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Study reveals that an alarming number of doctors don’t perform physical exams

By | January 4th, 2016|Medical Malpractice|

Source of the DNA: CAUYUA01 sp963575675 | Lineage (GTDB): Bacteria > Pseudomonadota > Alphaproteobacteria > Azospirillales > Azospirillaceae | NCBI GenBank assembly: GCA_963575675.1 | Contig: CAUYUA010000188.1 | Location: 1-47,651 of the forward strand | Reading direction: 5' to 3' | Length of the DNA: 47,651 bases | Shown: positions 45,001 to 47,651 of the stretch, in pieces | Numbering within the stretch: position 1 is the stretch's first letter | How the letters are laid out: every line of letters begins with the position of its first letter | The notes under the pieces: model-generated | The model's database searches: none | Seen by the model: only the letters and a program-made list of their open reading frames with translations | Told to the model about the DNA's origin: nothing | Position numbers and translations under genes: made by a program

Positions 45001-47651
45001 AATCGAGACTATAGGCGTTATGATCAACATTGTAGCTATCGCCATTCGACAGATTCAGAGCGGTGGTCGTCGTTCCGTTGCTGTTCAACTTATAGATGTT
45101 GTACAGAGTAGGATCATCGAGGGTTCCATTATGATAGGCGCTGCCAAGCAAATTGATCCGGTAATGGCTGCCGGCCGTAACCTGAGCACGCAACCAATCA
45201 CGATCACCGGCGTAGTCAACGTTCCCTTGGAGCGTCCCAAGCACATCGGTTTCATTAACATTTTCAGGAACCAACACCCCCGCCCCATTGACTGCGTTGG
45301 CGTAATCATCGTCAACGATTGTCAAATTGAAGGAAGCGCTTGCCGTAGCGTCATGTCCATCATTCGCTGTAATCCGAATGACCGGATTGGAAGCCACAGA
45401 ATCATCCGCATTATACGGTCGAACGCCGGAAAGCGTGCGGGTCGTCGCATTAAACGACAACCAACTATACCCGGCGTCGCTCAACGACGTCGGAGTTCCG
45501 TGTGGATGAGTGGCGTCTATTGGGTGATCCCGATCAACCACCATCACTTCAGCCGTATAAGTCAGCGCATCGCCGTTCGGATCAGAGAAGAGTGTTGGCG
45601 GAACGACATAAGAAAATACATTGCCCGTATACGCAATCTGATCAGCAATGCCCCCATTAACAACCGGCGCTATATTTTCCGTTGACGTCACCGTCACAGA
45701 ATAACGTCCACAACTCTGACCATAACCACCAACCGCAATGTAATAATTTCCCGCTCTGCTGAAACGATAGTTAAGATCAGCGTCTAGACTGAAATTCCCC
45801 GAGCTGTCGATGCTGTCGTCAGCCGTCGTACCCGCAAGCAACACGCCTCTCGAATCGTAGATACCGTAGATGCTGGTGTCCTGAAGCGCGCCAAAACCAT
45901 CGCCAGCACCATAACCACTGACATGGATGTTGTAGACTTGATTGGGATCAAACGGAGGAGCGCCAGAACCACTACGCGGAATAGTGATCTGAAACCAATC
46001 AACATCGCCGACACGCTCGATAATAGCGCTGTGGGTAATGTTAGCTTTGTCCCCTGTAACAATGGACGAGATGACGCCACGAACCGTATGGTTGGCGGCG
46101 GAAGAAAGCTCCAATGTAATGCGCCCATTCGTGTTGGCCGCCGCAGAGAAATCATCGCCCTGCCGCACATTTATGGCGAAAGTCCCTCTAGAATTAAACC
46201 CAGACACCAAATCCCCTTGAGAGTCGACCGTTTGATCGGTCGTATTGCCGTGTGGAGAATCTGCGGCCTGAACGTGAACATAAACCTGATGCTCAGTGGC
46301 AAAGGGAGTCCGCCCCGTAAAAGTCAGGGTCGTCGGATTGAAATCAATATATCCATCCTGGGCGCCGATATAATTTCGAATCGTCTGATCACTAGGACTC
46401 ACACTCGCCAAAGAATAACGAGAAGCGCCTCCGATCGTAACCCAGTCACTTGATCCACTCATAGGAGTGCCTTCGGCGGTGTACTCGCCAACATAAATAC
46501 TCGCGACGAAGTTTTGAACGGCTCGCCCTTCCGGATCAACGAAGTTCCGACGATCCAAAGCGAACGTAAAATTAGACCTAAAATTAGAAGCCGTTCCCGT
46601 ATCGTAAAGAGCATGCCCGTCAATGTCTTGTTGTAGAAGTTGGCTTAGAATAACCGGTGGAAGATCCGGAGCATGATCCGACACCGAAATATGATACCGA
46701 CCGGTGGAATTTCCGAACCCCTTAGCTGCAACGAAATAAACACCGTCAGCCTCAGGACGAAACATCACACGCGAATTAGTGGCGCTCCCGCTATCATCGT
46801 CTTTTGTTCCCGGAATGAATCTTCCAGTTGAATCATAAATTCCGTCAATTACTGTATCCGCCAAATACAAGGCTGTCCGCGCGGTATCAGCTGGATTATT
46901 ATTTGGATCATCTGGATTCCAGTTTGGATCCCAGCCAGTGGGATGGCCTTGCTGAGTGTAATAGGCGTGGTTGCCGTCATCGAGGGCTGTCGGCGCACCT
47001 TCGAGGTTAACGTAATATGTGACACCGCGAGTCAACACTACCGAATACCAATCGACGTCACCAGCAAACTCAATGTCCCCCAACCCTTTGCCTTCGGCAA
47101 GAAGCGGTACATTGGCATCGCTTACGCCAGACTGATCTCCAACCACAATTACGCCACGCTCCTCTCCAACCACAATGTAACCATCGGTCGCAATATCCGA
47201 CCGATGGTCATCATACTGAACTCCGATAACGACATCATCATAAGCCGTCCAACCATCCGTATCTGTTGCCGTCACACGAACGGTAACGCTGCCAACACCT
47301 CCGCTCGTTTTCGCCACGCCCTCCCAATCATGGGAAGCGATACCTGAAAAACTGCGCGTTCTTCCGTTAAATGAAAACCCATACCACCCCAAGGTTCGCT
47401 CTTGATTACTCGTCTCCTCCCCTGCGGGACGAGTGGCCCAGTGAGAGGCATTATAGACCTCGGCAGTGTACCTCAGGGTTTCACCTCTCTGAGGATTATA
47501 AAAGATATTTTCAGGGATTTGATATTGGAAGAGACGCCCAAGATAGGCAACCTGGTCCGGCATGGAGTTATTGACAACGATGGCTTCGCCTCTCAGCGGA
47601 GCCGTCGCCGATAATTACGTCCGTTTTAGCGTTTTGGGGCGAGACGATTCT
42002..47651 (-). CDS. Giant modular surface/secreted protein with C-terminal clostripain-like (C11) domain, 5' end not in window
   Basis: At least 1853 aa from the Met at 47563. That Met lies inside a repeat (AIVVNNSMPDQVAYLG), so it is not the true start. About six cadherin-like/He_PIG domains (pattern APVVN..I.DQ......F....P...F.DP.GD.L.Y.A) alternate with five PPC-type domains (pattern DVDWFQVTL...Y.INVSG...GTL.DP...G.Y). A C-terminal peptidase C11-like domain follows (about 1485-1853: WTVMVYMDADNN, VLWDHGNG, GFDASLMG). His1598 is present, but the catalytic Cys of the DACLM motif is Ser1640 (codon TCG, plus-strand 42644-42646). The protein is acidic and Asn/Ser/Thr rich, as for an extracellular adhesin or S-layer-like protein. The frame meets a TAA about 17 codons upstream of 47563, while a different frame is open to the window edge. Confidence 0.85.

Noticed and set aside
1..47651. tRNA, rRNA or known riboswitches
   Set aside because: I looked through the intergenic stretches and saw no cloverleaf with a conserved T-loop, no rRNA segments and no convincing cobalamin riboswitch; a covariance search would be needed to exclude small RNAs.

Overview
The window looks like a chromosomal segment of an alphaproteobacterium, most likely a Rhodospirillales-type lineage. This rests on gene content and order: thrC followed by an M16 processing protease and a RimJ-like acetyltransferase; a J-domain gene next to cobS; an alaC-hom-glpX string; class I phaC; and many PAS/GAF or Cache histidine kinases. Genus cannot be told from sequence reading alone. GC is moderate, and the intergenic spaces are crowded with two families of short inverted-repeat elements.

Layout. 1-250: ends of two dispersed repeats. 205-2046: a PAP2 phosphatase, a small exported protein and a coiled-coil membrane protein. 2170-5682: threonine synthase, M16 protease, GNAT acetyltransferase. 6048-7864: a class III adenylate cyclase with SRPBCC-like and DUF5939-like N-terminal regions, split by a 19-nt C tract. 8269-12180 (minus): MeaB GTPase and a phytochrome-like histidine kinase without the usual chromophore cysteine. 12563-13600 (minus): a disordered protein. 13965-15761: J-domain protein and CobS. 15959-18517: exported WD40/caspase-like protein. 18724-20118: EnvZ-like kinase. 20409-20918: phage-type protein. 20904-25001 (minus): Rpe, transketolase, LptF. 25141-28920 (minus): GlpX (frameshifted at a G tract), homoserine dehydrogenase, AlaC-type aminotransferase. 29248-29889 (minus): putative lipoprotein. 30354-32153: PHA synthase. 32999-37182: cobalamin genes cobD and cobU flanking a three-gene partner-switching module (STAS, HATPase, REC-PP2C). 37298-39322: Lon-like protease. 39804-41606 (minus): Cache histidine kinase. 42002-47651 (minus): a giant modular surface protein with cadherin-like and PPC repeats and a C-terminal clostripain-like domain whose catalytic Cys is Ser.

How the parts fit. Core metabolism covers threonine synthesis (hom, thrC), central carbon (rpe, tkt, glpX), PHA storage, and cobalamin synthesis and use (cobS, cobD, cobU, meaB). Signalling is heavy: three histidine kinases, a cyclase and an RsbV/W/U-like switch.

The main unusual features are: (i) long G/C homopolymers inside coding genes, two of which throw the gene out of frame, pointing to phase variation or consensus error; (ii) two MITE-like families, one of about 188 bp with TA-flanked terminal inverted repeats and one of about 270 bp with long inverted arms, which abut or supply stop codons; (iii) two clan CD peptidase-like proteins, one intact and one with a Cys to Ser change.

On behalf of Paul J. Ganim P.C. posted in Medical Malpractice on Monday, January 4, 2016. Many Connecticut residents have likely heard troubling stories of patients whose baseball-sized cancerous masses went undiagnosed or whose late-term pregnancies were ignored as contributing to worrisome symptoms. While these types of gross medical oversights seem inexcusable, increasingly, they appear to be an unforeseen and unfortunate byproduct of doctors’ increasing reliance on modern medical technologies. While the value of medical equipment like X-rays, CT scans and MRIs cannot be overstated; there's growing concern within the medical field that some physicians are relying too heavy, and in some cases solely, upon the results of these tests. A recent study that was published in the American Journal of Medicine details 208 incidences in which doctors admitted to relying chiefly on the results of diagnostic tests. Consequently, obvious clues and symptoms that could have been easily been discovered via a physical exam weren't noticed until after patients received a misdiagnosis or underwent often invasive and costly procedures. According to the study, 131 out of the 208 medical mistakes detailed were the result of a doctor’s failure to perform basic physical exams. The majority of the remaining errors were attributed to "misinterpreting or overlooking physical signs." The negative effects of these arguably inexcusable medical errors included 65 percent who experienced a delayed diagnosis, 27 percent who were incorrectly diagnosed and 18 percent who underwent unnecessary treatments. If you are dealing with painful or other disruptive physical symptoms, all you want to know is what's wrong and what can be done about it. In cases where a doctor misses obvious physical symptoms which result in you or a loved one suffering a delay in diagnosis, misdiagnosis or unnecessary treatments; it's wise to consult with an attorney. Source: Standford Medical: Scope, "Medical errors caused by doctors not examining their patients," Tracie White, Dec. 21, 2015